The China-aligned Mustang Panda actor has been observed using a hitherto unseen custom tailgate called MQsTTang as part of an ongoing social engineering campaign that began in January 2023.
“Unlike most of the group’s malware, MQsTTang does not appear to be based on existing families or publicly available projects,” said ESET researcher Alexandre Côté Cyr in a new report.
Chains of attacks orchestrated by the group have intensified attacks against European entities in the wake of Russia’s full-scale invasion of Ukraine last year. The victimology of the current activity is unclear, but the Slovak cybersecurity company said the names of the decoy files are in line with the group’s previous campaigns targeting European political organizations.
That said, ESET also observed attacks against unknown entities in Bulgaria and Australia, as well as a government institution in Taiwan, indicating a broader focus in Europe and Asia.
Mustang Panda has a history of using a remote access Trojan dubbed PlugX to achieve its goals, though recent intrusions have seen the group expand its malware arsenal to include custom tools like TONEINS, TONASHELL, and PUBLOAD.
In December 2022, Avast revealed another set of attacks targeting government agencies and political NGOs in Myanmar that led to the leak of sensitive data, including email dumps, files, court hearings, interrogation reports, and meeting transcripts, using a PlugX variant called Hodur. and a Google Drive upload utility.
In addition, an FTP server linked to the threat actor was found to host a variety of previously undocumented tools used to distribute malware to infected devices, including a Go-based Trojan named JSX and a sophisticated backdoor named HT3.
The development of MQsTTang points to a continuation of that trend, even if it is a single-stage “barebone” backdoor without any obfuscation techniques that allow arbitrary commands received from a remote server to be executed.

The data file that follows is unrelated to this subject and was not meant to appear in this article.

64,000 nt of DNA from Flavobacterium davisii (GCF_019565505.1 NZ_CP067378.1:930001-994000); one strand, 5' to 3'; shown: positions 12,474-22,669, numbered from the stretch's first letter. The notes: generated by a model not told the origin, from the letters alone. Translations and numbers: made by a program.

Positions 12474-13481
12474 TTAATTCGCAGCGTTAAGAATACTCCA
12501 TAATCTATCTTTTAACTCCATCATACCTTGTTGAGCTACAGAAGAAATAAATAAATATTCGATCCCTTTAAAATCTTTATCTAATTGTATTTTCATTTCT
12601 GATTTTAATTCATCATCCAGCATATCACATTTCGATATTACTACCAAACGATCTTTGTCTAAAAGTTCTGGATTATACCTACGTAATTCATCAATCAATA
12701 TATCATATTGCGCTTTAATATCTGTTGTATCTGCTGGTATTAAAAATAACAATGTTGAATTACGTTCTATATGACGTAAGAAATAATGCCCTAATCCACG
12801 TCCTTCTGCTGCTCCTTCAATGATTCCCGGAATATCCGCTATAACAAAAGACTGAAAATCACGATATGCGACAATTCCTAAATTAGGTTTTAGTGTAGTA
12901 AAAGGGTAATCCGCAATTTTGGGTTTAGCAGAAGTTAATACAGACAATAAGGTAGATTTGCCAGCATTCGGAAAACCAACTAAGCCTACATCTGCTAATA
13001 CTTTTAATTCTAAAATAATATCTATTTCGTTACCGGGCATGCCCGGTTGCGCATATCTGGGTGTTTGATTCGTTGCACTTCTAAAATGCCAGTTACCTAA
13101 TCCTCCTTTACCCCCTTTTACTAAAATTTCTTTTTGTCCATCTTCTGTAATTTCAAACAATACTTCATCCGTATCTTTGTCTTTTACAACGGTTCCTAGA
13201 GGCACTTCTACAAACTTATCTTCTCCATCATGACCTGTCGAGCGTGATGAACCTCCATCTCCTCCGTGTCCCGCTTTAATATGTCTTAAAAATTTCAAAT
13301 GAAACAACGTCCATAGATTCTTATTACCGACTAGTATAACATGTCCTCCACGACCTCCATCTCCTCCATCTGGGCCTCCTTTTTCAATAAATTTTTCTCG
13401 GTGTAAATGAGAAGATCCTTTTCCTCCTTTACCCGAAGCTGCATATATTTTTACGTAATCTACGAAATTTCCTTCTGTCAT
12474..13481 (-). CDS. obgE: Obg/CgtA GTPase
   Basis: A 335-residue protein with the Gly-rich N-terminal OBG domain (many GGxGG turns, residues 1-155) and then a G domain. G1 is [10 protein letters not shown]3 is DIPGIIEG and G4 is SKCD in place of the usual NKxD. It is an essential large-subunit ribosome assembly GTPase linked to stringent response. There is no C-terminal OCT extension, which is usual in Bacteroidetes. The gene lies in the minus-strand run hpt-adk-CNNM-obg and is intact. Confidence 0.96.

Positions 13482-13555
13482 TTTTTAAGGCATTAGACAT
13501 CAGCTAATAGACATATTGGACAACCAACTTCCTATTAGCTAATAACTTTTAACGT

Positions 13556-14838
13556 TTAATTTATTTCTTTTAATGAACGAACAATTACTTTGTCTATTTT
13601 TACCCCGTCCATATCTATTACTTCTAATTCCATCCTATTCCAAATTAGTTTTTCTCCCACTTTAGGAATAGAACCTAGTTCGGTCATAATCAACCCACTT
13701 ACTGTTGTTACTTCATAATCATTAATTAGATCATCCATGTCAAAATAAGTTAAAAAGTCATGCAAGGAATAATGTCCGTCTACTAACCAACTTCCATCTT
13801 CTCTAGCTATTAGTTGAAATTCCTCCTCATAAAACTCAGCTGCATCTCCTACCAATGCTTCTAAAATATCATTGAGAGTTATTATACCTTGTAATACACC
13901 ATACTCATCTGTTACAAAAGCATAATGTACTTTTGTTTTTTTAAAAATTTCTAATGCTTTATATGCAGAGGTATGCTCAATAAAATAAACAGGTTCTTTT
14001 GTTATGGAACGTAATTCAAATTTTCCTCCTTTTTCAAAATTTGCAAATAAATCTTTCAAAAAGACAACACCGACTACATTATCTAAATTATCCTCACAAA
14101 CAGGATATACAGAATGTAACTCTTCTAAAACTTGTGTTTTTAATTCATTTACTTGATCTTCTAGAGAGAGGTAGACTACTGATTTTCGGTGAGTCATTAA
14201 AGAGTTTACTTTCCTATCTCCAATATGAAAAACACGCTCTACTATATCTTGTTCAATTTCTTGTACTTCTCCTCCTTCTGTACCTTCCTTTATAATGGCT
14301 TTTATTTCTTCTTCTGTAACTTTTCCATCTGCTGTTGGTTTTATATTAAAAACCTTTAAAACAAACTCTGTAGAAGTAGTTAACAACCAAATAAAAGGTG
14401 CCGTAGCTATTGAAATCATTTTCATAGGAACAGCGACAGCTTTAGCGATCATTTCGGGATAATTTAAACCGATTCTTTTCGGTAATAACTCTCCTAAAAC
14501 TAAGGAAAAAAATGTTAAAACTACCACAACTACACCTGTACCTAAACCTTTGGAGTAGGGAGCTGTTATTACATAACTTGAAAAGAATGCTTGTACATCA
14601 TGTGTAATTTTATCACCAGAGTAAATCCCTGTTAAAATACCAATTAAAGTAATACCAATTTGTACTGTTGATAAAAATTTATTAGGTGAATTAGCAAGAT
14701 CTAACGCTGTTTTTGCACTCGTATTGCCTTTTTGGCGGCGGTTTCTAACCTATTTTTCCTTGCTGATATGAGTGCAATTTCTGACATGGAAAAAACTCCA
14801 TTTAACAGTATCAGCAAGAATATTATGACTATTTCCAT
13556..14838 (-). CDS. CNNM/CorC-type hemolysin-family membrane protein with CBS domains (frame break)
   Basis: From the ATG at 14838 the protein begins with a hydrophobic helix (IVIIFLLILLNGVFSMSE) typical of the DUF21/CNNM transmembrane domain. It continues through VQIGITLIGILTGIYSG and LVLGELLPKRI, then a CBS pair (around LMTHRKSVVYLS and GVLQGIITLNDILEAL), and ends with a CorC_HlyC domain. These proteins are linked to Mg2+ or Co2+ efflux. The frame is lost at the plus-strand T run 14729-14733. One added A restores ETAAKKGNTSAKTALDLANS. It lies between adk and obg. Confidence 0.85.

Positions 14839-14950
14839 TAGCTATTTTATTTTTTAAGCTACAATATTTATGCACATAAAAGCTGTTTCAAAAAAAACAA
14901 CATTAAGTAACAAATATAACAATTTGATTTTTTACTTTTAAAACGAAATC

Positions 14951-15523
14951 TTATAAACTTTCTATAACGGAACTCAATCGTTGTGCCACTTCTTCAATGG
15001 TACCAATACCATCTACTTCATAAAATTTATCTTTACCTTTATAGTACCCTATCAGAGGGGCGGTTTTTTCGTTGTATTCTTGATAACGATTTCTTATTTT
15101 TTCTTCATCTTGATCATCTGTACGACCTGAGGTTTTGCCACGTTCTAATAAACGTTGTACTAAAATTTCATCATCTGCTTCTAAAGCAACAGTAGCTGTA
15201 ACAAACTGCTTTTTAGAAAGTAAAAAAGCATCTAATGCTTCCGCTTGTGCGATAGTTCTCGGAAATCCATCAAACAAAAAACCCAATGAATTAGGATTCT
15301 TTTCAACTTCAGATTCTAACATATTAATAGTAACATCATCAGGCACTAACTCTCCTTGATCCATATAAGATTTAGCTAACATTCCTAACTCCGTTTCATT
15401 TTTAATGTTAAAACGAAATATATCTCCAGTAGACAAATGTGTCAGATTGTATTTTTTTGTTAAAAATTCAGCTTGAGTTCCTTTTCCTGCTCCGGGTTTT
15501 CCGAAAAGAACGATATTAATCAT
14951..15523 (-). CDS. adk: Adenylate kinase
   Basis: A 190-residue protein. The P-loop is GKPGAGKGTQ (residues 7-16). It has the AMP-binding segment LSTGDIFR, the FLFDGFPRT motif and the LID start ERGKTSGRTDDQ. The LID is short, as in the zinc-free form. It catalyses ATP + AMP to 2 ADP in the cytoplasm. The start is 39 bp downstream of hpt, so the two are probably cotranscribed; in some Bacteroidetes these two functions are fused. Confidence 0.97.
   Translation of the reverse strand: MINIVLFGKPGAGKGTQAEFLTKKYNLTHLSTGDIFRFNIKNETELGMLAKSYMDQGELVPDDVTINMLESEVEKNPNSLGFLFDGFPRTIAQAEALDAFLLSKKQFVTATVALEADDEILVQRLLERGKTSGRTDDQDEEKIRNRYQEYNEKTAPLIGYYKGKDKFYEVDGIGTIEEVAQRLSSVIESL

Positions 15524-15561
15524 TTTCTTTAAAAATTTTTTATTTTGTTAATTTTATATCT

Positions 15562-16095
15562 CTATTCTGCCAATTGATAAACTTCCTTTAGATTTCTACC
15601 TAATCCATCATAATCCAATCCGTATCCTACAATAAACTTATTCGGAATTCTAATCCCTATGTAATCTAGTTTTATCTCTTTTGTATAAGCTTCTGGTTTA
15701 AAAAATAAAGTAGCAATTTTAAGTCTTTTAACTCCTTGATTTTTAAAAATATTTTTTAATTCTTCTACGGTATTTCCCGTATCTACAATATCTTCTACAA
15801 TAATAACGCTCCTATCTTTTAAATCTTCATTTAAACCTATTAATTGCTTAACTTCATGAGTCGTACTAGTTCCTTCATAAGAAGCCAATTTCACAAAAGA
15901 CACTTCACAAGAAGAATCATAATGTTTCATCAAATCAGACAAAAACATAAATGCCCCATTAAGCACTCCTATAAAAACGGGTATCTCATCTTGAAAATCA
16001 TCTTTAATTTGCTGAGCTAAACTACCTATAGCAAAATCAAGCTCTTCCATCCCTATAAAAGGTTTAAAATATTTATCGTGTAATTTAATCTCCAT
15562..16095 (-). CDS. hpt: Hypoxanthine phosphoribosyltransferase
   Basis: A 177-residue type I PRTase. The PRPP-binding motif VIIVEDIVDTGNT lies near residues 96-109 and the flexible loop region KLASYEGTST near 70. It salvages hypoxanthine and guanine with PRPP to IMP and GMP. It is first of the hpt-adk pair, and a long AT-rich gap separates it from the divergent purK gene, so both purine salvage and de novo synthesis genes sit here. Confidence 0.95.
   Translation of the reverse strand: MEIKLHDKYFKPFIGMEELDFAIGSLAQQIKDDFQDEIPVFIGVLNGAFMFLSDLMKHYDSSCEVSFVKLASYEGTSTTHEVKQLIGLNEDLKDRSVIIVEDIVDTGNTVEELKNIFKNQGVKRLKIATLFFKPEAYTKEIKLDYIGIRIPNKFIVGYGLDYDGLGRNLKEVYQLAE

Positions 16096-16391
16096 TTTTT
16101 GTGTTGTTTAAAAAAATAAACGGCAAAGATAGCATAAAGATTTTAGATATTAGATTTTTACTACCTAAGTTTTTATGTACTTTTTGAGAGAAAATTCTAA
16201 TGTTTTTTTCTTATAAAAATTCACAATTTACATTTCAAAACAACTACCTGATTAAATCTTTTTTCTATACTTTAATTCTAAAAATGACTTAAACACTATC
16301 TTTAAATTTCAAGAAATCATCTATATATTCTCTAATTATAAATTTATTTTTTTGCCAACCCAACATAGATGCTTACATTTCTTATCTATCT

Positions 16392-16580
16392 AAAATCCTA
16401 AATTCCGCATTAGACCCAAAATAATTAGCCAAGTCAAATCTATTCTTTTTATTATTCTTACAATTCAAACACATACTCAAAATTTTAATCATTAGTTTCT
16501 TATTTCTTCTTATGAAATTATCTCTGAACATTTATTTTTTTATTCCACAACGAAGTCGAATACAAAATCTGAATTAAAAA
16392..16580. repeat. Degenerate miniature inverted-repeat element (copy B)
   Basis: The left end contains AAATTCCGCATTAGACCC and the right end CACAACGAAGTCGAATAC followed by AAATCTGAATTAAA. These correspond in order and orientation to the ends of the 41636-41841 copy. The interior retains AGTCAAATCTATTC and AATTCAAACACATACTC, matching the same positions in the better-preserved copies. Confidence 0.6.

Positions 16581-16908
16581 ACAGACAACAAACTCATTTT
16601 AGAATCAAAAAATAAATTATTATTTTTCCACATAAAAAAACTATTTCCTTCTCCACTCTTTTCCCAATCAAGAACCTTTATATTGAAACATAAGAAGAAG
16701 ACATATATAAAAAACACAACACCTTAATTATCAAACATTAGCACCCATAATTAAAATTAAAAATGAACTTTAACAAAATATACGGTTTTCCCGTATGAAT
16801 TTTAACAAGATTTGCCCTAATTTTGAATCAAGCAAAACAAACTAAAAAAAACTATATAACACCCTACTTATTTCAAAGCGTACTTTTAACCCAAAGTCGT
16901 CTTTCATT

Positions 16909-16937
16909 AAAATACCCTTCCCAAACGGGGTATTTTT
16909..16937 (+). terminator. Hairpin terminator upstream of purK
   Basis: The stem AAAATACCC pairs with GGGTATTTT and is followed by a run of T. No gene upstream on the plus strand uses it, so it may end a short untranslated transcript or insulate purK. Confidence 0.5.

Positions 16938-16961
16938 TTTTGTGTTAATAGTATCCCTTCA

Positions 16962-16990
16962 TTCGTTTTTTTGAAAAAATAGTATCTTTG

However, an unusual aspect of the implant is the use of an IoT messaging protocol called MQTT for command and control (C2) communications, which is achieved using an open source library called QMQTT, an MQTT client for the cross-platform application Qt. structure.
The initial intrusion vector for attacks is spear-phishing, with MQTT distributed via RAR files containing a single executable that includes diplomatic-themed filenames (eg, “PDF_Passport and CV of diplomatic members from Tokyo from JAPAN.eXE”).
“This new MQsTTang backdoor provides a kind of remote shell without any of the bells and whistles associated with the other malware families in the group,” said Côté Cyr. “However, it does show that Mustang Panda is exploring new technologies for its tools.”
The findings come days after Symantec revealed a cyber espionage operation carried out by the Chinese state group APT41 (also known as Bario, Blackfly or Wicked Panda) targeting two subsidiaries of an Asian conglomerate in the materials and composites sector. .